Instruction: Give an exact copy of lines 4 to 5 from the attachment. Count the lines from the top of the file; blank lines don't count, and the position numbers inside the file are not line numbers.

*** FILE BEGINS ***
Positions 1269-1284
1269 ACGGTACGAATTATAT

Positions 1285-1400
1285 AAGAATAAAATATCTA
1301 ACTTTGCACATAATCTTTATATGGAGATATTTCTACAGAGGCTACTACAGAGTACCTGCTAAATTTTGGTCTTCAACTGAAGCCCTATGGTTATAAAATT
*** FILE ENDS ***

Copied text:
1285 AAGAATAAAATATCTA
1301 ACTTTGCACATAATCTTTATATGGAGATATTTCTACAGAGGCTACTACAGAGTACCTGCTAAATTTTGGTCTTCAACTGAAGCCCTATGGTTATAAAATT